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dc.contributor.author Rasmussen, DA
dc.contributor.author Ratmann, O
dc.contributor.author Koelle, K
dc.coverage.spatial United States
dc.date.accessioned 2012-10-30T17:48:46Z
dc.date.issued 2011-08
dc.identifier http://www.ncbi.nlm.nih.gov/pubmed/21901082
dc.identifier PCOMPBIOL-D-10-00410
dc.identifier.citation PLoS Comput Biol, 2011, 7 (8), pp. e1002136 - ?
dc.identifier.uri http://hdl.handle.net/10161/5952
dc.description.abstract Phylodynamics - the field aiming to quantitatively integrate the ecological and evolutionary dynamics of rapidly evolving populations like those of RNA viruses - increasingly relies upon coalescent approaches to infer past population dynamics from reconstructed genealogies. As sequence data have become more abundant, these approaches are beginning to be used on populations undergoing rapid and rather complex dynamics. In such cases, the simple demographic models that current phylodynamic methods employ can be limiting. First, these models are not ideal for yielding biological insight into the processes that drive the dynamics of the populations of interest. Second, these models differ in form from mechanistic and often stochastic population dynamic models that are currently widely used when fitting models to time series data. As such, their use does not allow for both genealogical data and time series data to be considered in tandem when conducting inference. Here, we present a flexible statistical framework for phylodynamic inference that goes beyond these current limitations. The framework we present employs a recently developed method known as particle MCMC to fit stochastic, nonlinear mechanistic models for complex population dynamics to gene genealogies and time series data in a Bayesian framework. We demonstrate our approach using a nonlinear Susceptible-Infected-Recovered (SIR) model for the transmission dynamics of an infectious disease and show through simulations that it provides accurate estimates of past disease dynamics and key epidemiological parameters from genealogies with or without accompanying time series data.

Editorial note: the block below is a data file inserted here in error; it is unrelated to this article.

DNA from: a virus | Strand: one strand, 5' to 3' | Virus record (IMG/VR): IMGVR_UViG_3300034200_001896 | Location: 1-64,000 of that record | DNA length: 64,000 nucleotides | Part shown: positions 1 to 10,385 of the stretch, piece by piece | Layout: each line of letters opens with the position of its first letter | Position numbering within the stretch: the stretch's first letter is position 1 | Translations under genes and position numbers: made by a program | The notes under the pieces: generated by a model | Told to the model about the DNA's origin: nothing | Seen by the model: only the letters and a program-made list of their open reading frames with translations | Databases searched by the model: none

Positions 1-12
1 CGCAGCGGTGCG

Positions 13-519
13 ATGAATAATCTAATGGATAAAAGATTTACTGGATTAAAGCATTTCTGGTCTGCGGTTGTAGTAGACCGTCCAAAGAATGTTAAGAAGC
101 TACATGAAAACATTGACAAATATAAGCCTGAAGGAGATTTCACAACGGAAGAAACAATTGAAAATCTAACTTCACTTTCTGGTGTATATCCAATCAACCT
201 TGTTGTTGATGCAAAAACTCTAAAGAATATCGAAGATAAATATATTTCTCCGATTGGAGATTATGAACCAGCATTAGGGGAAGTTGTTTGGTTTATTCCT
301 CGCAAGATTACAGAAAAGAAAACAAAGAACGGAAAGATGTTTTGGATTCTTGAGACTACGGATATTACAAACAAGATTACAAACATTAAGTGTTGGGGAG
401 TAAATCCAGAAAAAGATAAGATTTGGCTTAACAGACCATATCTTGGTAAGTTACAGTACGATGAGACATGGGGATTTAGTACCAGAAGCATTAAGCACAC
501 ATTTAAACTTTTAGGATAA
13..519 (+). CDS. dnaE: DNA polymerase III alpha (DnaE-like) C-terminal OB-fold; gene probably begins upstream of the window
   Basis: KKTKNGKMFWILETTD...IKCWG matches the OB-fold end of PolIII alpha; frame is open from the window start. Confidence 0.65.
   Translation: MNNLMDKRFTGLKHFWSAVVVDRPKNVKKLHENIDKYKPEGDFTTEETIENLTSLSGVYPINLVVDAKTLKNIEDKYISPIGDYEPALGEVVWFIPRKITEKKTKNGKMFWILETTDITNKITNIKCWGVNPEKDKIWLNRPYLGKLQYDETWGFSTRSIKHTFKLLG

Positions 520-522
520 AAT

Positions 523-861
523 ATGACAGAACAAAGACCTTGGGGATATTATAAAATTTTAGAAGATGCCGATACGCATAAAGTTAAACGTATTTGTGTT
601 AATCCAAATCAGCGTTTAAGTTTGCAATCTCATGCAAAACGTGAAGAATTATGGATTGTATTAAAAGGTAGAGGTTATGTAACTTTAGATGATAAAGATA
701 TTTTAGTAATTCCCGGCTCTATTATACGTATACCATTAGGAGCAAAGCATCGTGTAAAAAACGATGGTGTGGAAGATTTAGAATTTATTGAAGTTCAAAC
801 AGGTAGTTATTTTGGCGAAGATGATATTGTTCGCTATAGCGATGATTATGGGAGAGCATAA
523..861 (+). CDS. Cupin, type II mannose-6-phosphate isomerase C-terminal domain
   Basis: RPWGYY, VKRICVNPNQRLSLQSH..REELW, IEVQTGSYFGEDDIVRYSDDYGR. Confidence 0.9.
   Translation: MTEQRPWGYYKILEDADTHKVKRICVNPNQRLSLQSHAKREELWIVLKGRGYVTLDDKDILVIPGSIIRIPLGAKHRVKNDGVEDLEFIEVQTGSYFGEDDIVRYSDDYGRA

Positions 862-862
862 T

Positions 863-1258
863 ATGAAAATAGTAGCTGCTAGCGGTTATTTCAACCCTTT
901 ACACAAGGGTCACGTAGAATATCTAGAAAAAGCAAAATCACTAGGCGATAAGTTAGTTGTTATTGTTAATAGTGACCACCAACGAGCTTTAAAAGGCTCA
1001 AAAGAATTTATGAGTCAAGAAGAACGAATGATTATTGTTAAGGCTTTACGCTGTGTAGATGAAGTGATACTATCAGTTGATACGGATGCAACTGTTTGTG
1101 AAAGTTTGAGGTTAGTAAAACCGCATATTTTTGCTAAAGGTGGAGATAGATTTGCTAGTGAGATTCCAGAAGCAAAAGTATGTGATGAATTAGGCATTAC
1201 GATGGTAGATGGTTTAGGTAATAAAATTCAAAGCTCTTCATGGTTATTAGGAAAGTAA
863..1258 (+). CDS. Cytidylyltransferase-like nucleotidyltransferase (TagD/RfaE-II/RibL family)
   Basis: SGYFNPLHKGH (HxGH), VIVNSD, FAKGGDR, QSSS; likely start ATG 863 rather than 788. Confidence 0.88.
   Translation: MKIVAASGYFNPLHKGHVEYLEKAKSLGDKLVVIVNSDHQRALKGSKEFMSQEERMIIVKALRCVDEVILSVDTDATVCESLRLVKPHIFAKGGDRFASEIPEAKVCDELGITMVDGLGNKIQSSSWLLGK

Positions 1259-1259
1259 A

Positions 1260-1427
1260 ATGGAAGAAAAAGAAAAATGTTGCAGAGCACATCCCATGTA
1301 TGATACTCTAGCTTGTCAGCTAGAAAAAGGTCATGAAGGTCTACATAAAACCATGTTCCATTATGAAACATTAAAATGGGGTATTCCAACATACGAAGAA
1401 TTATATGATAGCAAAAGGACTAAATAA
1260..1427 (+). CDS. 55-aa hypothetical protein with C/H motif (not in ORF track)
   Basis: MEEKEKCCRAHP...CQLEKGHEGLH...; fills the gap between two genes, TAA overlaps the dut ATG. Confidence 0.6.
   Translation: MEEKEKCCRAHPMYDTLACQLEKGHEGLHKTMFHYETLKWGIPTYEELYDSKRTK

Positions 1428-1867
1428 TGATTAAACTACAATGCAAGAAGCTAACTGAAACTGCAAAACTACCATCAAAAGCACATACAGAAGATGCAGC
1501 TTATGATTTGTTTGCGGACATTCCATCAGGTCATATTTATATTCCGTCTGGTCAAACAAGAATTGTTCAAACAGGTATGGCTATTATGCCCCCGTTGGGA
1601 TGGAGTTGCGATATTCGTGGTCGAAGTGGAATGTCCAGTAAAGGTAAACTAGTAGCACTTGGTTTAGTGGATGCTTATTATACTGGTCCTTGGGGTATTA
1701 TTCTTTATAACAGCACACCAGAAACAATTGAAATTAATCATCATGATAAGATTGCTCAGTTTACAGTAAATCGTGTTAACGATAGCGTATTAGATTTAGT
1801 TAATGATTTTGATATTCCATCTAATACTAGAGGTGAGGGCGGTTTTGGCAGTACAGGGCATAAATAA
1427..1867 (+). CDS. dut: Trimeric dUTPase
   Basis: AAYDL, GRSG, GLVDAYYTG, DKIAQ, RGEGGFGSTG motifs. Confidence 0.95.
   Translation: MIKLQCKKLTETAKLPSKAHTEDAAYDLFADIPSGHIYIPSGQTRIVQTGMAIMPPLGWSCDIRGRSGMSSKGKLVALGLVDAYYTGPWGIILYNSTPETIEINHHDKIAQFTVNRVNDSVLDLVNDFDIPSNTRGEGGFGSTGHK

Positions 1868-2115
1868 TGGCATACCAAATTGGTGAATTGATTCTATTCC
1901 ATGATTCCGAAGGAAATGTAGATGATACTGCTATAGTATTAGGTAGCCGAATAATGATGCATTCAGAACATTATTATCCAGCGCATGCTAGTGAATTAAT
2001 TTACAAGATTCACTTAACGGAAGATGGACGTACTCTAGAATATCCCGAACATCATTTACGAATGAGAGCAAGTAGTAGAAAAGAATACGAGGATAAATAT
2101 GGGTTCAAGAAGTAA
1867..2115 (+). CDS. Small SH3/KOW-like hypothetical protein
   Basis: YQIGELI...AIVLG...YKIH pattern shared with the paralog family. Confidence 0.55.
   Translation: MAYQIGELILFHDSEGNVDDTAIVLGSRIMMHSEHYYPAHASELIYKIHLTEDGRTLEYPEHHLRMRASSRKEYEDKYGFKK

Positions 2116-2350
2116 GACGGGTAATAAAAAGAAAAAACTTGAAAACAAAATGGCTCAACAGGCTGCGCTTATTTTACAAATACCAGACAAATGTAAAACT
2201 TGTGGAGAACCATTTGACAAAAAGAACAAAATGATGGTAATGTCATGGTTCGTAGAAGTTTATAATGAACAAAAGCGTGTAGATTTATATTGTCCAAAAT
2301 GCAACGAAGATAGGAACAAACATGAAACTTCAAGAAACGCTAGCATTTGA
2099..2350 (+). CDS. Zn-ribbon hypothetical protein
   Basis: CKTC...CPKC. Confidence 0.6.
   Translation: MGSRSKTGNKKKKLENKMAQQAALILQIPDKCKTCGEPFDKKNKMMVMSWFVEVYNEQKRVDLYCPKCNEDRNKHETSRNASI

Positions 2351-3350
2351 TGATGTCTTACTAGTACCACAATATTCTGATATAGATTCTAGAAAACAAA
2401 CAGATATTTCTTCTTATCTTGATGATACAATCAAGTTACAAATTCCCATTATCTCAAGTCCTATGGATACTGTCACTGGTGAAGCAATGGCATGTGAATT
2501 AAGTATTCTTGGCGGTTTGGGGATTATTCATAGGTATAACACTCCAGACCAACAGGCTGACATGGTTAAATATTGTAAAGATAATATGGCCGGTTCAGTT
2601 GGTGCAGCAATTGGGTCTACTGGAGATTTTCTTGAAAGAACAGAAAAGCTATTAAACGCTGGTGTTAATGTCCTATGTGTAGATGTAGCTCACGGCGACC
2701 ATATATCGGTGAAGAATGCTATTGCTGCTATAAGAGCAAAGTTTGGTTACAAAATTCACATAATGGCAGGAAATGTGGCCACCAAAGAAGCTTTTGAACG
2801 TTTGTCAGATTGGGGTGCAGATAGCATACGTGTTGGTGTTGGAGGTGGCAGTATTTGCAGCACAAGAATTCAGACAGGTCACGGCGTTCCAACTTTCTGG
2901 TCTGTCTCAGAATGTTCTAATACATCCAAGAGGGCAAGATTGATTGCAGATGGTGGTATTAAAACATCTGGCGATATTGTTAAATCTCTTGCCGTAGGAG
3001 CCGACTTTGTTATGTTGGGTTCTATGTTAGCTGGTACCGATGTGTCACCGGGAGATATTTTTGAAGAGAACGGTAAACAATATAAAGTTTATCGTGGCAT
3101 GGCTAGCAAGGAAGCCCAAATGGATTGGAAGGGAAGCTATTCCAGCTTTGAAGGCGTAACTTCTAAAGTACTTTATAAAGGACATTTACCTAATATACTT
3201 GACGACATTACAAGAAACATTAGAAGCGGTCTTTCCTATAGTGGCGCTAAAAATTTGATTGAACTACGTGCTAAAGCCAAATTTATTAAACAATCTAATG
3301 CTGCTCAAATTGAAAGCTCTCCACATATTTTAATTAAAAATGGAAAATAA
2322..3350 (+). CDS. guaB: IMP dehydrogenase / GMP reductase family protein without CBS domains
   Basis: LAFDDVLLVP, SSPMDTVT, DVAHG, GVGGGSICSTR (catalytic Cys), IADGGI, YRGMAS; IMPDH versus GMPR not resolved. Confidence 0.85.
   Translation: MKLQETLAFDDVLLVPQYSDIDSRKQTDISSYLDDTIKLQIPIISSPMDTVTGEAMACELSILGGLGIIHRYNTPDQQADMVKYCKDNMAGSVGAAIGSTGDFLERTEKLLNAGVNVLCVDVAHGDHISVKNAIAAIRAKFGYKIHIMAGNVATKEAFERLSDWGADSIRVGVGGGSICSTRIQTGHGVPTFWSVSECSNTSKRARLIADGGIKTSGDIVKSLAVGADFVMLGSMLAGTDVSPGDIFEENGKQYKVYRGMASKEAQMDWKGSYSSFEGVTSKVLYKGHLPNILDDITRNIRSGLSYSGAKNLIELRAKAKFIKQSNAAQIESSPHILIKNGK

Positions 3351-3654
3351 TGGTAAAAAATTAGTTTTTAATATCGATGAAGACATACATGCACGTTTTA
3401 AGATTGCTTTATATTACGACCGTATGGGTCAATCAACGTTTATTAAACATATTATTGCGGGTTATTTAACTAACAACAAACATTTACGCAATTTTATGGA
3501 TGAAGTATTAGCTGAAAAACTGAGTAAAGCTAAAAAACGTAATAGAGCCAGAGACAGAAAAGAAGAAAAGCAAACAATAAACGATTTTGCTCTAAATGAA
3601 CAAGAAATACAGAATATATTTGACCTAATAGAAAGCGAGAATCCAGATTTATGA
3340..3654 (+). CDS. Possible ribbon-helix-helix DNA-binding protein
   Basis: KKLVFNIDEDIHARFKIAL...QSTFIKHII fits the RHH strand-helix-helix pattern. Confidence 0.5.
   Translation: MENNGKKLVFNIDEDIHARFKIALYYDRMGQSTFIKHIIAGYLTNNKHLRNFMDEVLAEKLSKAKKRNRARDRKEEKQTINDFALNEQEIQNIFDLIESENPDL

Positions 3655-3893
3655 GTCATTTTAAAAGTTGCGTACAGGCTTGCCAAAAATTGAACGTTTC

dc.format.extent e1002136 - ?
dc.language eng
dc.relation.ispartof PLoS Comput Biol
dc.relation.isversionof 10.1371/journal.pcbi.1002136
dc.subject Algorithms
dc.subject Bayes Theorem
dc.subject Computational Biology
dc.subject Disease Transmission, Infectious
dc.subject Epidemics
dc.subject Epidemiologic Methods
dc.subject Models, Biological
dc.subject Monte Carlo Method
dc.subject Nonlinear Dynamics
dc.subject Phylogeny
dc.subject Population Dynamics
dc.subject Prevalence
dc.subject Stochastic Processes
dc.title Inference for nonlinear epidemiological models using genealogies and time series.
dc.type Journal Article
duke.description.issue 8 en_US
duke.description.volume 7 en_US
dc.relation.journal PLoS Computational Biology en_US
pubs.author-url http://www.ncbi.nlm.nih.gov/pubmed/21901082
pubs.issue 8
pubs.organisational-group /Duke
pubs.organisational-group /Duke/Institutes and Provost's Academic Units
pubs.organisational-group /Duke/Institutes and Provost's Academic Units/University Institutes and Centers
pubs.organisational-group /Duke/Institutes and Provost's Academic Units/University Institutes and Centers/Global Health Institute
pubs.organisational-group /Duke/Trinity College of Arts & Sciences
pubs.organisational-group /Duke/Trinity College of Arts & Sciences/Biology
pubs.publication-status Published
pubs.volume 7
dc.identifier.eissn 1553-7358

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